Hey guys, sorry for the missed update. Still up to my furry little armpits in other writing at the moment so I’m afraid the Snow White review is gonna have to be pushed back until next Thursday. By recompense, here is the next of the WW2 propaganda short reviews. Enjoy!
Studio: Warner Bros
Country of Origin: United States
First Screened: August 1, 1942
As I mentioned in my last series of short reviews, you can break down the history of the Looney Tunes/Merrie Melodies shorts into four eras roughly corresponding to the nineteen thirties, forties, fifties and sixties. Call them the Poor Man’s Disney, Wiseass Disney, Apex and Nadir eras, respectively. WW2 broke out in the middle of the Wiseass Disney era, where the studio had successfully reinvented itself as the sarcastic, irreverent joker to those squares in Burbank with their high falutin’ ideals of animation being art. While Disney were getting Deems Taylor to introduce abstract animation to the strains of Bach, Warner Bros were slouched in the corner smokin’ ceegars and yellin’ “Ah, yer muddah wears lederhosen!”. The Warner Bros shorts of this era are acclaimed by many fans as the greatest of the series but, with respect, those fans are liars and fools and once grown, their children shall change their names out of shame.
Okay, that’s harsh. There are many fantastic cartoons from this era but, honestly, the shorts from the fifties (including but not limited to What’s Opera Doc, One Froggy Evening and the Hunter Trilogy) leave them in the dirt.
The shorts of the forties had a lot going for them, namely some of the finest animators, directors and voice talent to ever work in the medium, but compared to the later fifties shorts they’re sorely lacking in one thing.
To be blunt, there’s a nastiness to a lot of the Warner Bros shorts of this era, and not just because of the racism (although, jeez louise, it’s like they thought there was an Olympics for racism and they had their heart set on winning gold for their country). Propaganda is dirty business, but some cartoon studios came out a lot cleaner than others, if you catch my drift.
Of all the major American cartoon studios, Warners seemed to succumb to their worst instincts the easiest. Disney, Fleischer et al certainly produced cartoons in this era that make for uncomfortable viewing but Warner’s took it to another level. For a good example, let’s take a look at the Ducktators.
The cartoon is a retelling of the rise of fascism in Europe as a farmyard allegory with farm animals standing in for all the major historical figures heeeeeey wait just a damn minute here!
Two ducks nervously watch as their mysterious black egg starts to crack, releasing…Duck Hitler!
DH hatches from a black egg, buddies up with Goose Mussolini and Duck Tojo and they take over the farm before getting the snot beaten out of them by the dove of peace who represents the United States (oh mercy).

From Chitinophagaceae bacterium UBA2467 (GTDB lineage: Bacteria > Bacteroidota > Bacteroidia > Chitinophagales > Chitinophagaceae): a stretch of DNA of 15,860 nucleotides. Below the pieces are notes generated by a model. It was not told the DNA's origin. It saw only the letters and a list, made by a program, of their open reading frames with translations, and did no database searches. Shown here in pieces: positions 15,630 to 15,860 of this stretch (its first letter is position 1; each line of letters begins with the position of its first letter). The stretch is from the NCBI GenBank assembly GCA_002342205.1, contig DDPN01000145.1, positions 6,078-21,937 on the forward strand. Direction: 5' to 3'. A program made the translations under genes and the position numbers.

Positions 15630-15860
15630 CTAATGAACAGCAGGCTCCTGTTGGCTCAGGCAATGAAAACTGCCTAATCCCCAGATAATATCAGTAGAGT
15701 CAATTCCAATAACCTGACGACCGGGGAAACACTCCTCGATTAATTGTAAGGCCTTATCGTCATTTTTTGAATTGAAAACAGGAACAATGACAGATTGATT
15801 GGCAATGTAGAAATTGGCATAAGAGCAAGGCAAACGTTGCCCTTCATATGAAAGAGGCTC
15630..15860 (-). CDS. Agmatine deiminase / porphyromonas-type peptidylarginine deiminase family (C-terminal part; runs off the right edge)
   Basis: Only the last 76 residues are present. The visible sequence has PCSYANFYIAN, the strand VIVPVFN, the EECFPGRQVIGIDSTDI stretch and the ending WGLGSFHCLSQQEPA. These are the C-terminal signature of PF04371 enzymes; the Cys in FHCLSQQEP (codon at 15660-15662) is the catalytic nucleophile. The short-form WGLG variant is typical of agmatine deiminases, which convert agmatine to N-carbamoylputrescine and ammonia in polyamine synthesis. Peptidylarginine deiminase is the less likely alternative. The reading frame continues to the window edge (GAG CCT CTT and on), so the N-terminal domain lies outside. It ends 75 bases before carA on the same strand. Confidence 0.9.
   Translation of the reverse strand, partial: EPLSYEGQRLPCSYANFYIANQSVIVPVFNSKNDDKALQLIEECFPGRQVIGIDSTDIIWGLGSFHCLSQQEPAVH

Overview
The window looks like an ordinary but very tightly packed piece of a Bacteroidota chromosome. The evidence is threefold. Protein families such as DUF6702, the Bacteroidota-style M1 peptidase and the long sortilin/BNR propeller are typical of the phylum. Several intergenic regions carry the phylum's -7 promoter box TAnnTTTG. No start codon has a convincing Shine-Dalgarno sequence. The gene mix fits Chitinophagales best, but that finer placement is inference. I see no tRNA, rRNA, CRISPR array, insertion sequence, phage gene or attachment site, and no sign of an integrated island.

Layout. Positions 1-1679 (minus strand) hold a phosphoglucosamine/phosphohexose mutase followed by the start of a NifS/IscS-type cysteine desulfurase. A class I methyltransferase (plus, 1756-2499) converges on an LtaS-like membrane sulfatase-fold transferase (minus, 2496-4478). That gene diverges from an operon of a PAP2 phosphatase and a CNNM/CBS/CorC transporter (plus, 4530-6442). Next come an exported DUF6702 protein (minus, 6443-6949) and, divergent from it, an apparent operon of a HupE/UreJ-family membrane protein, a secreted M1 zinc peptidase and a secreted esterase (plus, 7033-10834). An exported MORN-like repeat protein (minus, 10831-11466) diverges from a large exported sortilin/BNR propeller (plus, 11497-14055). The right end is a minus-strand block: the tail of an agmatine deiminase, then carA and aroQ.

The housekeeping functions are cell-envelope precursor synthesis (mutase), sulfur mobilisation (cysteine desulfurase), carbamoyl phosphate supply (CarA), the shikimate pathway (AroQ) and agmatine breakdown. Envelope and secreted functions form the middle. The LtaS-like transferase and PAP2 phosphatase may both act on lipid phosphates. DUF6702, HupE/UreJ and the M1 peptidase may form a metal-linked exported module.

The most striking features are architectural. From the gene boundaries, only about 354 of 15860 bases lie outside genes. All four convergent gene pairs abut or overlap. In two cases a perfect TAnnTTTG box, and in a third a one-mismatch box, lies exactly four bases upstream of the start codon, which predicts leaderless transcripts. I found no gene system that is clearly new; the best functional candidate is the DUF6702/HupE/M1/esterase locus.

Is it funny? ‘Sok, I guess. Mel Blanc was physically incapable of doing bad voicework and he’s in fine form here. Some of the gags land and land hard but others are just weird. Like the moment where the black duck says “I’m from South Germany, boy!” but Blanc is clearly doing his Senator Claghorn impression (which would become, a few years later, his Foghorn Leghorn voice). So…he’s black because he’s from the South which makes him sound like a…white…Southerner…the hell?
But it’s when the Japanese duck shows up that things go from “uncomfortable” to “what the fuck, Warners?”. This cartoon was directed by Norm McDonald who also directed the notorious Bugs Bunny short Tokio Jokio so my expectations were crawling on the ground all serpentine going in. But, holy shit. I mean, I was expecting the buck teeth, thick glasses and the Engrish and all that. It’s the bit where the Japanese Duck flashes an “I am Chinese” badge and gets beaten up anyway that I find truly awful. In case you didn’t know, violence against Japanese Americans went through the roof after Pearl Harbour and Chinese Americans were often accidentally targeted. Many took to wearing “I am Chinese” badges to avoid catching a beating. So what the cartoon is basically saying is “Anyone who says he’s Chinese is probably just a sneaky Jap trying to pull the wool over yer eyes! Sock him good, fellahs!”
All in all, while there’s some funny gags here and there, it’s at once too glib about the horrors of Nazism and too repellently racist in its own way to be worth recommending.
How’s the animation?: I’m honestly not a huge fan of the more rubbery style of the Looney Tunes of this era but it’s certainly not bad.
Art or Propaganda?: Propaganda.
How does this rate on the Jingo-Meter?: Honestly, more “anti-Japanese” than “pro-American” but let’s say 3 Apple Pies served in a Baseball Glove out of 5.
What’s going on with the War?: In August 1942 the British launch Operation Pedastal to bring desperately needed supplies to Malta, in India Gandhi’s INC Party Headquarters is raided and the party is subsequently accused of collusion with the Japanese, Clark Gable enlists in the US Army as a private and future President Dwight Eisenhower is placed in command of Operation Torch.
Dude, is this racist?: Dude, this is so racist it’s actually dangerous.
Should I buy bonds? Let me spell it out for you: BUY BONDS.